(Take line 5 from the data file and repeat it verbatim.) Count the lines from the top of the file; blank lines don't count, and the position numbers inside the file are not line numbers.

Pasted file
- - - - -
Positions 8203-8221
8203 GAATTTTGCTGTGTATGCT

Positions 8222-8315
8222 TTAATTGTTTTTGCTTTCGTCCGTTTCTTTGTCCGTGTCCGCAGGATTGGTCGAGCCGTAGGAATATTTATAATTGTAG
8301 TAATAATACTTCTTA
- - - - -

8301 TAATAATACTTCTTA